On December 8, 1994, the President signed into law the Uruguay Round Agreements Act. Section 334 of that Act (codified at 19 U.S.C. 3592) provides new rules of origin for textiles and apparel entered, or withdrawn from warehouse, for consumption, on and after July 1, 1996. On September 5, 1995, Customs published Section 102.21, Customs Regulations, in the Federal Register, implementing Section 334 (60 FR 46188). Thus, effective July 1, 1996, the country of origin of a textile or apparel product shall be determined by sequential application of the general rules set forth in paragraphs (c)(1) through (5) of Section 102.21.

Paragraph (c)(1) states that "The country of origin of a textile or apparel product is the single country, territory, or insular possession in which the good was wholly obtained or produced." As the subject merchandise is not wholly obtained or produced in a single country, territory or insular possession, paragraph (c)(1) of Section 102.21 is inapplicable.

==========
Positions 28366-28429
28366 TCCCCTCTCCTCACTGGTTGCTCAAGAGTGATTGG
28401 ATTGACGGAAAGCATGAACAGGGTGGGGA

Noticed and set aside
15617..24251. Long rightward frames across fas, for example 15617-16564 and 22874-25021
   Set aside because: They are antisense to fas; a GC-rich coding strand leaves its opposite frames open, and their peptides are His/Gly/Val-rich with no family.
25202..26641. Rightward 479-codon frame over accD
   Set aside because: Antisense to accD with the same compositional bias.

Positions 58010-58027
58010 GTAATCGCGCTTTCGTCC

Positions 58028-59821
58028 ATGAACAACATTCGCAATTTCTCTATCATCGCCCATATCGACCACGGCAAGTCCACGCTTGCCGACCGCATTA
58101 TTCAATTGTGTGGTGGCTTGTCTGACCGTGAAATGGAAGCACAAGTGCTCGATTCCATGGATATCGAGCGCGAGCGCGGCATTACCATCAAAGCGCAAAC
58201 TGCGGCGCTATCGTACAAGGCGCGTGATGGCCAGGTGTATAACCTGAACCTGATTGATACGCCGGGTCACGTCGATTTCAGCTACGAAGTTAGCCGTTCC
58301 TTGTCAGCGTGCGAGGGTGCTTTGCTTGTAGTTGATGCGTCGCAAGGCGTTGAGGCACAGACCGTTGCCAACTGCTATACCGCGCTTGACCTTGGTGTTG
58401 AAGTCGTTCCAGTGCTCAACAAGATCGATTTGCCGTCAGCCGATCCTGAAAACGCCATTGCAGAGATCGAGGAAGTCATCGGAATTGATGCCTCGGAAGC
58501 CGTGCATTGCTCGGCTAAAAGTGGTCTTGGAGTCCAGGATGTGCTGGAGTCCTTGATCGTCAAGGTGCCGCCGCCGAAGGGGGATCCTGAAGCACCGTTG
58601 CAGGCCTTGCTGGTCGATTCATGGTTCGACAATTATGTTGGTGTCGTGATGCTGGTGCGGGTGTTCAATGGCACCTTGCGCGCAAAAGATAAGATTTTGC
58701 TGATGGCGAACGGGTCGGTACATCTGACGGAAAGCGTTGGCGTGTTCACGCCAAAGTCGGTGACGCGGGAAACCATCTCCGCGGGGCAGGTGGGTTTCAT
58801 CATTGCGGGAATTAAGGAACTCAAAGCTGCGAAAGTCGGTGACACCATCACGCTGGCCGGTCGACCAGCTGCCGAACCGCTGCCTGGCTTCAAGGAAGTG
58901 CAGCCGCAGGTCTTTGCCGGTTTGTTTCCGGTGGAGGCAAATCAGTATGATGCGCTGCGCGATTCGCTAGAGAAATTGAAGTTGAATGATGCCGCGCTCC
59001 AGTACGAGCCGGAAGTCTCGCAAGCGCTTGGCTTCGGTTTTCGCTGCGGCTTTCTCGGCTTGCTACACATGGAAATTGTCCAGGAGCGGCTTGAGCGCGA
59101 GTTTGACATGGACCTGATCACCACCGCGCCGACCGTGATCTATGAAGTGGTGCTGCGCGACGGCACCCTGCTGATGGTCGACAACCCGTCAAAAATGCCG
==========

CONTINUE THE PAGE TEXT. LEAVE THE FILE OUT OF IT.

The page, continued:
Paragraph (c)(2) states that "Where the country of origin of a textile or apparel product cannot be determined under paragraph (c)(1) of this section, the country of origin of the good is the single country, territory, or insular possession in which each of the foreign materials incorporated in that good underwent an applicable change in tariff classification, and/or met any other requirement, specified for the good in paragraph (e) of this section:"

Paragraph (e) in pertinent part states that "The following rules shall apply for purposes of determining the country of origin of a textile or apparel product under paragraph (c)(2) of this section":

HTSUS Tariff shift and/or other requirements

6505.90 (1) If the good consists of two or more components, a change to subheading 6505.90 from any other heading, provided that the change is the result of the good being wholly assembled in a single country, territory, or insular possession.

As the "Turban Towel" consists of two pieces and is wholly assembled in a single country, that is, Canada, as per the terms of the tariff shift requirement, country of origin is conferred in Canada.